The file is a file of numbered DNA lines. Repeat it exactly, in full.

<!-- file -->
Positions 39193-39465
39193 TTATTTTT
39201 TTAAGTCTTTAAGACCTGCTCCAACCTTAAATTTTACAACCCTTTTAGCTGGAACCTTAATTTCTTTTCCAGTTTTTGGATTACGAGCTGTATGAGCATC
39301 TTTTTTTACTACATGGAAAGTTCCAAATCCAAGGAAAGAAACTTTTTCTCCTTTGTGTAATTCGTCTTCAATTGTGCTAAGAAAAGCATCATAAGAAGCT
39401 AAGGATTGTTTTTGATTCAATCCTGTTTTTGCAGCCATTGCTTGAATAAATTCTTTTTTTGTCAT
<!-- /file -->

Positions 39193-39465
39193 TTATTTTT
39201 TTAAGTCTTTAAGACCTGCTCCAACCTTAAATTTTACAACCCTTTTAGCTGGAACCTTAATTTCTTTTCCAGTTTTTGGATTACGAGCTGTATGAGCATC
39301 TTTTTTTACTACATGGAAAGTTCCAAATCCAAGGAAAGAAACTTTTTCTCCTTTGTGTAATTCGTCTTCAATTGTGCTAAGAAAAGCATCATAAGAAGCT
39401 AAGGATTGTTTTTGATTCAATCCTGTTTTTGCAGCCATTGCTTGAATAAATTCTTTTTTTGTCAT